BB: Okay, we’re coming to the end of part one. I just got to say, whoa. Okay, I’m leaving with two big learnings. We’re going to come back for part two. I’m coming out with so many learnings but let me just tell you my oh holy shit moments were the Venn diagram of data, computation, and modeling or algorithms. And that piece in the middle is digital transformation. I think my biggest aha, and I’m looking at you, take a note, we’re going to have to train everybody. Our COO is in the room with me right now because she’s like, I’m getting the first listen on this. That it is not just about coming to the table with who I am with an openness. It’s a leveling up to hold not tension just at the table, but tension within us that’s based on an understanding. I’m the mixed methods person. And so, then there is some accountability, individual accountability and organizational accountability, I guess, in digital transformation. As a CEO, a founder, I need to skill up people, even people who think they’re just watching this happen. I need to skill up people and then people need to open their hearts and minds to being able to hold new information along with their expertise and help generate ideas about what we’re going to do with this data, this computation power and these models. Is that right?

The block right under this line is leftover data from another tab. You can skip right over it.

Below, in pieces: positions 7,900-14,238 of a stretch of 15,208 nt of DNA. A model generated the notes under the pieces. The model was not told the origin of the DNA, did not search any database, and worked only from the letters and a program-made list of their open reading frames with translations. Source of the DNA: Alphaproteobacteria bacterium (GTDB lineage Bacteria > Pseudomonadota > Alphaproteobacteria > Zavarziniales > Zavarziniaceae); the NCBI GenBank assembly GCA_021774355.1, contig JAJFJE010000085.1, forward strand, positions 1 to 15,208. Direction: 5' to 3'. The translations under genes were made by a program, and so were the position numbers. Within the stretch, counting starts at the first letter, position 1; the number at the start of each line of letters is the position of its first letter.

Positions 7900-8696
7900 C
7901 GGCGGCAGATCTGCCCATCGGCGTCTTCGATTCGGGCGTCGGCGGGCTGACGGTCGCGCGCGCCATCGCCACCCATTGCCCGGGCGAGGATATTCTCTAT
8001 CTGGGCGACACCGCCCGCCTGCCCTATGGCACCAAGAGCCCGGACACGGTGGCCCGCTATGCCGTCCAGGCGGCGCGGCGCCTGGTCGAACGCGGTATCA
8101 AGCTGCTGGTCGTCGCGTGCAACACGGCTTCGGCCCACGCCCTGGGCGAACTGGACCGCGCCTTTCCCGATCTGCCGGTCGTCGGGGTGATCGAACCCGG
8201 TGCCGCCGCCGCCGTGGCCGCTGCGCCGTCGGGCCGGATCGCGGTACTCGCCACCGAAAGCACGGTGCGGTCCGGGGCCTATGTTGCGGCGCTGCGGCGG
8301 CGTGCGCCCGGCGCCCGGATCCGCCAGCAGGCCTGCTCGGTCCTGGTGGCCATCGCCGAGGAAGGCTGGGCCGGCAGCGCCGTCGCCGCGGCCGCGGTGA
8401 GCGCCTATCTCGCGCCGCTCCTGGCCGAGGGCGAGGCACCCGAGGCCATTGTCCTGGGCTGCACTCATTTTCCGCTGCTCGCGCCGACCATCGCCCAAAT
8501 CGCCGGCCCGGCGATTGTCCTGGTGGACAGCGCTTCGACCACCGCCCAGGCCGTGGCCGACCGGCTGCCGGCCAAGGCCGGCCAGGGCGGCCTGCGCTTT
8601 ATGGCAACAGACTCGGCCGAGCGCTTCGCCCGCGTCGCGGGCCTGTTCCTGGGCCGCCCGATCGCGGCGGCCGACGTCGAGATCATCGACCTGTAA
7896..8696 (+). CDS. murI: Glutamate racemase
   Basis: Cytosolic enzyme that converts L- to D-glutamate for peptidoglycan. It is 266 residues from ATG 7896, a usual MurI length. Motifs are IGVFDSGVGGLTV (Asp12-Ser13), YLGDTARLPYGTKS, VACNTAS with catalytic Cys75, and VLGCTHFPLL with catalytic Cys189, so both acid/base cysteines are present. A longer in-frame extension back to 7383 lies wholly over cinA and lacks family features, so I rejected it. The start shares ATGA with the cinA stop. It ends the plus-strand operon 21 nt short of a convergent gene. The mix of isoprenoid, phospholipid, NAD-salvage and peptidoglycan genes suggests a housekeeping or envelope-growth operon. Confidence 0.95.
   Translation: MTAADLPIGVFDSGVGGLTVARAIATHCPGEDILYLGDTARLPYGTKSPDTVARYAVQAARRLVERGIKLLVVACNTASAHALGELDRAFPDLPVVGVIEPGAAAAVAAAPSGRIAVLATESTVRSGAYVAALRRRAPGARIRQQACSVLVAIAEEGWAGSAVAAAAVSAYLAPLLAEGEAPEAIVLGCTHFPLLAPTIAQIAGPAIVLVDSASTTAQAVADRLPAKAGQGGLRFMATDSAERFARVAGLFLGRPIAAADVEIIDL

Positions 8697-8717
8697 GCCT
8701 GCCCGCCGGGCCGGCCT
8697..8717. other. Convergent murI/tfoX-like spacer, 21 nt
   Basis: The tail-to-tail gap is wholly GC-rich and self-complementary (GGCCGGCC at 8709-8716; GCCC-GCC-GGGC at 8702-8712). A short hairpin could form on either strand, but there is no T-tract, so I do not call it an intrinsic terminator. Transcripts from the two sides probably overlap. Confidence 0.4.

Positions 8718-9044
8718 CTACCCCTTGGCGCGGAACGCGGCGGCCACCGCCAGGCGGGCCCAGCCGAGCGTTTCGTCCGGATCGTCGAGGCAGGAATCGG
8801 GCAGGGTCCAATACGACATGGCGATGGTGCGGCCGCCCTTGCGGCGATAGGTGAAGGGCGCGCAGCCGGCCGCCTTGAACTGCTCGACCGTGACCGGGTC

PL: Yeah, I think that’s right.

TN: That’s so right.

PL: Yeah. If you’re just watching it, you’re watching that pass you by. So, you need to be involved.

BB: All right, we’re going to come back for part two. Tsedal and Paul, I thought I knew way more than I knew, which is so exciting. Okay, we’ll be back for part two, y’all.

PL: Okay.

BB: Be at the edge of your seat, your walking path, wherever you’re listening, the train ride. All right. We’ll be back.

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BB: So good, right? It’s so good. I’m learning so much. Every podcast we do has an episode page on brenebrown.com. Go there to find a link to the book. You can find an image. We did the Venn diagram that we talked about in the podcast. You can find it there. We’ll be back for part two next week. Stay awkward, brave and kind. Very stretchy mindset. Bye, y’all. The Dare to Lead podcast is a Spotify original from Parcast. It’s hosted by me, Brené Brown, produced by Max Cutler, Kristen Acevedo, Carleigh Madden and Tristan McNeil and by Weird Lucy Productions. Sound designed by Tristan McNeil and Andy Waits and the music is by The Suffers.

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© 2022 Brené Brown Education and Research Group, LLC. All rights reserved.

Brown, B. (Host). (2022, December 19). Brené with Paul Leonardi and Tsedal Neeley on The Digital Mindset, Part 1 of 2. [Audio podcast episode]. In Dare to Lead with Brené Brown. Parcast Network. https://brenebrown.com/podcast/the-digital-mindset-part-1-of-2/